Global warming is down to you says £6m Government ad campaign

LONDON - The government is to launch a controversial £6m ad campaign aimed at global warming sceptics, in which a British town is shown submerged under water.

The campaign, created by AMV BBDO, will launch during Coronation Street on ITV1 this evening.

It was prompted by government research that revealed more than half the population think that climate change will have no effect on them.

The launch of the activity marks the first time that a government advertising campaign conveys the message in a factual way that the human race is causing global warming and endangering life on Earth.

Given global warming is not accepted as scientific fact by a large and usually silent part of the scientific community fearful of a backlash, the campaign could provoke anger that the government is broadcasting political messages with taxpayer's money.

A government spokeswoman defended the government's decision to launch the campaign: "The overwhelming body of scientific evidence tells us that climate change is a serious threat to the UK. It is a far-sighted and responsible government that informs the public of this."

A spokeswoman for the Advertising Standards Authority also backed the campaign. She said: ""The ASA has received complaints in the past disputing whether climate change is man-made or not; the ASA has dismissed these complaints in line with the overwhelming evidence of the majority of scientists who have studied climate change."

The creative is hard-hitting, and as such could also become controversial due to its alarmist tone.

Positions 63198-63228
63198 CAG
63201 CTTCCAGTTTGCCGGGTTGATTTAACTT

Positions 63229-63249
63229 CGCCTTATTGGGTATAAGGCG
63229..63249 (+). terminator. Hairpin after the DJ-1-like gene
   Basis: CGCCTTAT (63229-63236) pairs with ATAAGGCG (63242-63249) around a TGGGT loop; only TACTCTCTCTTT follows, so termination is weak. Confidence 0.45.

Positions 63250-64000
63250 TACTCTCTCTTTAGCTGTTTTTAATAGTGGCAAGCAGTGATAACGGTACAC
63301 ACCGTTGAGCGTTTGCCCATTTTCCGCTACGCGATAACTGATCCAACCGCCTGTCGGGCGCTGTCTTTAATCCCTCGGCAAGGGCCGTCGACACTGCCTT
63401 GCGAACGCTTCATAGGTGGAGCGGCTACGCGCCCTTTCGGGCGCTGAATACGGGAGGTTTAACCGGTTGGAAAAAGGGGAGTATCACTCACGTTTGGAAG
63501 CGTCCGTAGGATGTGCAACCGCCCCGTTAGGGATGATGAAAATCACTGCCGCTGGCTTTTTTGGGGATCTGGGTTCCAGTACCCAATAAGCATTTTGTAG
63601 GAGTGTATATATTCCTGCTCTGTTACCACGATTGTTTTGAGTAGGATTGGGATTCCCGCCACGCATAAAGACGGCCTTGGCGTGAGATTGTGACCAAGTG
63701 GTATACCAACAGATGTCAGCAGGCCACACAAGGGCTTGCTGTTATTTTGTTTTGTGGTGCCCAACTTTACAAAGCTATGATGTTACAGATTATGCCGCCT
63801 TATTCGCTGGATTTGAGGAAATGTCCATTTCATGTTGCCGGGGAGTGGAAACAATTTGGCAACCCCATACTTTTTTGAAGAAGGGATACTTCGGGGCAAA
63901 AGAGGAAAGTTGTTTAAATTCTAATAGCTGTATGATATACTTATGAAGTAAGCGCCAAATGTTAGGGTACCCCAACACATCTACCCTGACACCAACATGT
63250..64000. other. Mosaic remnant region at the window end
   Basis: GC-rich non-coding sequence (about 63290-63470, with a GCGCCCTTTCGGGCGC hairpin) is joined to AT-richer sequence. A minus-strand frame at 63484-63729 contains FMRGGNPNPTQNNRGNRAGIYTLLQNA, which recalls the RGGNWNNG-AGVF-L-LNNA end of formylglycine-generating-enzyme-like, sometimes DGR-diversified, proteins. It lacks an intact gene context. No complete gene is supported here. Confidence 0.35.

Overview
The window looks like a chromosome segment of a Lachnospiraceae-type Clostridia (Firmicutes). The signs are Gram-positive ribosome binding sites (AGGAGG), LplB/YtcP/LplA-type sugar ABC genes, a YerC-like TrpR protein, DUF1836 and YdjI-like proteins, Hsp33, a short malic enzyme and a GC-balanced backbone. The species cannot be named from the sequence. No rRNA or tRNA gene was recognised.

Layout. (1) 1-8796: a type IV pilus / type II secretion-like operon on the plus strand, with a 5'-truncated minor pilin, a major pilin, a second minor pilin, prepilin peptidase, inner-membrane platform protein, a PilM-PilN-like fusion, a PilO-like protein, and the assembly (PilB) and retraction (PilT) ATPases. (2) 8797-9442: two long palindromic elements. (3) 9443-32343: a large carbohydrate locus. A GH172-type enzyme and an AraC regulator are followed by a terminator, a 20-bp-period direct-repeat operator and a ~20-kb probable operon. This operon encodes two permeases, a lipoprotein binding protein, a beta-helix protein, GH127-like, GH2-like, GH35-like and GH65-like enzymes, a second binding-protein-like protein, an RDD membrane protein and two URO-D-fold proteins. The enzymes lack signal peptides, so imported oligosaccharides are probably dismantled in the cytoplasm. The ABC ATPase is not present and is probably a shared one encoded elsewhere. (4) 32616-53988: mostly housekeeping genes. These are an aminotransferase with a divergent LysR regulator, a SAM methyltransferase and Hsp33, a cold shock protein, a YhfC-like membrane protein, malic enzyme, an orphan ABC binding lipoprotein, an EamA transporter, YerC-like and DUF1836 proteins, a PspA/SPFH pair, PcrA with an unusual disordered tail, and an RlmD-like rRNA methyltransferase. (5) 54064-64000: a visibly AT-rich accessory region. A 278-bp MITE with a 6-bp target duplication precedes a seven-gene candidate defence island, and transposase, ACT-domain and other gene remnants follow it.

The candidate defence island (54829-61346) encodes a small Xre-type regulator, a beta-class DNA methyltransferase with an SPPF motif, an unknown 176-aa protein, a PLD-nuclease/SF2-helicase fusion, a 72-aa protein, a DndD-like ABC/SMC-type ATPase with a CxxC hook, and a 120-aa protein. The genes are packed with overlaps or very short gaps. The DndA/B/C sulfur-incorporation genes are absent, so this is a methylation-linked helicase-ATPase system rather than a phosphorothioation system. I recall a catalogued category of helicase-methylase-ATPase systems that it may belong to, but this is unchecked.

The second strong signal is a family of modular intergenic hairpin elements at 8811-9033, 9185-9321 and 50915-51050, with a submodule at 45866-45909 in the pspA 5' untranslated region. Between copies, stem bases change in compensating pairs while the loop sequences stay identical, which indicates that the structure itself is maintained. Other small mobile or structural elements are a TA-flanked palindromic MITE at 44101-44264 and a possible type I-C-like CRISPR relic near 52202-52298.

It is designed to make adults feel guilty about the legacy they will leave their children and features a father telling his daughter a bedtime story of "a very very strange" world with "horrible consequences" for today's children.

The ad then shows a British town deep under water, with people and animals drowning. Carbon dioxide is shown rising from cars, homes and everyday appliances in clouds of black soot, which then form a jagged-toothed monster.

The daughter asks her father if the story has a happy ending at which point a voiceover cuts in, intoning "It's up to us how the story ends" and directs viewers to the Government's Act on CO2 website.

Joan Ruddock, the Energy and Climate Change Minister, said: "The survey results show that people don't realise that climate change is already under way and could have severe consequences.

"With over 40 per cent of the UK's C02 emissions a result of personal choices, there is huge potential for individual behaviour change to lower emissions."